Now I am scared. It isn’t clear to me how we respond to this. –SteveSi email, Cornell is “WIRED!”
Great story, really enjoying reminiscing about this time. Everyone was so busy with Win95, NT, etc and yet somehow made the time to respond to the internet. An incredibly hectic but fun time at Microsoft.
I arrived in Amherst at the tail end of this era--Fall 1996. While everyone was running Netscape on Windows with Trumpet Winsock, our e-mail was still on VMS servers accessible via telnet and POP (by the time I graduated they had IMAP up). I worked as a student computer center supervisor and spent many, many hours on a VT220 wrangling print queues and poking around the system. We made extensive use of plan files and Usenet. It was an age of wonders.
I think my favorite manifestation of Microsoft's reaction to The Internet was the release of the TCP/IP stack in Windows for Workgroups. WFW3.11 was my favorite version of Windows until 2000 shipped, and the TCP/IP stack had a really solid feeling of quality to it. I know that sounds strange, but it really was one of the best networking experiences I ever had. I delayed upgrading to WIndows 9x until my senior year because I was so happy with WFW.
They installed Windows 95 in the computer lab during my freshman year and I remember asking how to troubleshoot and deal with the registry. The reply from the Windows specialist on staff was, "You don't." And it was true--it wouldn't be until the "95B" release that we felt it was stable enough to go poking around in. During those days the most dreaded error messages were all about corrupted hives ...
I do miss the software universities built for themselves and then made freely available--much of it was really high quality, and it feels like every institution decided to build one specific thing to fill a niche. I still use Fetch (originally from Dartmouth) for file transfers even though Panic's Transmit is probably a more full-featured and modern program (although I do use their Nova for some web development, so it comes out in the wash).
I was on AOL in 1994. (Steven, how do you still have your screen name? I'm sure we would all like to hear that story!) I "graduated" to the full Internet within a year, using the built-in Dial-Up Networking in Windows 95. I wasted many hours on USENET, IRC channels, and comparing browsers down to the minutiae, from the BLINK tag in Internet Explorer 2.0 to the built-in HTML editor in Netscape Navigator Gold 3.0.
What struck me while reading this was the general sentiment on the Internet towards Microsoft during these early days. It often wasn't positive, with lots of reference to M$, MicroSloth, etc. Many had the opinion that the Internet and all that came with it was the New World Order and Microsoft was stuck in the past likely unable to catch up. At work we wouldn't dare count Microsoft out (we would often say "Can't beat Bill"), having seen the success within the enterprise.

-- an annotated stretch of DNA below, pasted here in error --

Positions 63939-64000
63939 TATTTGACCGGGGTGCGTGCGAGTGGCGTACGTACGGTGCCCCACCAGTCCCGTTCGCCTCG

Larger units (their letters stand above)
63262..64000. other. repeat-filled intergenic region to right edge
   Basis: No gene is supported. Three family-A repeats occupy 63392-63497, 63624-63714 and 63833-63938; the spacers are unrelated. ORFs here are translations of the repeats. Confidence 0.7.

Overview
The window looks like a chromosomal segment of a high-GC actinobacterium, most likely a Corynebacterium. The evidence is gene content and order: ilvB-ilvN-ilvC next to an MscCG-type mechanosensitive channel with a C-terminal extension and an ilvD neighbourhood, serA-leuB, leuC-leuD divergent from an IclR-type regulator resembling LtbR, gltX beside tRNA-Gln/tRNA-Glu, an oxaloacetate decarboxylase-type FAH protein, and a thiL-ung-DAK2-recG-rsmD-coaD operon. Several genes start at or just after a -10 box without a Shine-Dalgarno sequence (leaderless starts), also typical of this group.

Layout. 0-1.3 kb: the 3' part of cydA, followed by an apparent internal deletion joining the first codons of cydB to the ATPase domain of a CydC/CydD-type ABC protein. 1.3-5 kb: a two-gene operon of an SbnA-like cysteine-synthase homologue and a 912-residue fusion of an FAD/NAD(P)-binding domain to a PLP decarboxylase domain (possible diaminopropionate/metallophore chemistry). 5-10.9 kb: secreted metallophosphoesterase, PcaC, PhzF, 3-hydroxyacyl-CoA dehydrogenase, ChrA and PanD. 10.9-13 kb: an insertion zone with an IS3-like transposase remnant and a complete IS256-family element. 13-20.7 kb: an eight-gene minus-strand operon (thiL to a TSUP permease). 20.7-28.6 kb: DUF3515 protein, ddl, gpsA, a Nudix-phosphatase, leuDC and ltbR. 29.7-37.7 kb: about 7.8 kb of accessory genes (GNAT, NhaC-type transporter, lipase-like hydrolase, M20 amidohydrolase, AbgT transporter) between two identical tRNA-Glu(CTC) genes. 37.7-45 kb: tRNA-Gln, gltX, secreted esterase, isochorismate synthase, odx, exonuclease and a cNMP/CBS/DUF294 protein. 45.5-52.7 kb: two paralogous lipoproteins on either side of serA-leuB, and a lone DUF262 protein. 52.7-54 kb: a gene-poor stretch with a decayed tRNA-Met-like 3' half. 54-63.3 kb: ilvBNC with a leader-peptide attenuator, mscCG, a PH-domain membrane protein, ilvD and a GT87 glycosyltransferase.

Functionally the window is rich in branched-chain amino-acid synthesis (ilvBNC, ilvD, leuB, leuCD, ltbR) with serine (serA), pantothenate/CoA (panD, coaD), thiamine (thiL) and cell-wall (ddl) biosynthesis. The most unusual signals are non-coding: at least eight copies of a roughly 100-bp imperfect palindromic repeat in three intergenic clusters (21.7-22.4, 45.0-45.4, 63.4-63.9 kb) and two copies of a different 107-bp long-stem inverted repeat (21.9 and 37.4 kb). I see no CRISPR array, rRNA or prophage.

It's fascinating to read this and see what was going on behind the scenes at Microsoft at the time.
Ahh.... Gopher, and Macs that would hard-freeze constantly and were reset every use, and Mosaic, and the early internet (I spent soooo much time searching for and downloading Delphi modules!). Add X Terminals running OpenStep in black and white that were maddeningly slow and subtracting the snow (my uni experience in the early to mid 90s was in Canberra, Australia) all of this brings back very warm memories!
This was an especially fun read for me as a fellow Cornellian (ECE '15). It's fun to see how many of the Cornell systems you witnessed (like whoami, cuinfo) still existed with the exact same name in the early 2010s.
It's also fun to hear how the Hot Truck experience never changed. A random conversation, satisfyingly greasy food followed by inevitable regret...
I remember first experiencing the Web around 1996, I must have been 8 years old or so (memories that far back are a bit fuzzy!). I had already used computers for four years, but my early experience using Netscape (which also roughly coincided with my first experience of Windows 95, which the family 486 struggled with) felt like Star Trek compared to the closed, finite world of a DOS machine. Web search was in one way terrible (the search engines were crude at best, and often you needed to run the same search on multiple sites--I usually tried HotBot, then AltaVista, then Lycos), but in another way magical in a way that is lost forever because every result was a unique website with a real person behind it, with no SEO, no domain parking, no content farms, no bots, and no attempts by the search engine to "help" you by rewriting your niche query into something more marketable. Of course, being eight, I was most interested in searching for information about Doom, Wolfenstein, and Descent than anything actually useful! Through that I discovered a certain Duke Nukem 3D but for some reason my parents didn't want to buy that one...can't imagine why... 🤣
I sometimes wish I had been around to see what a VMS or Unix box was like in actual production and what people actually did with them. I'm sure if I really wanted to I could make a very irresponsible purchasing decision and try one myself, but without any work to do nor a corporate network to interface with, what point is a workstation? I guess I could torture myself by attempting to install OpenVMS x86-64 on my ThinkPad...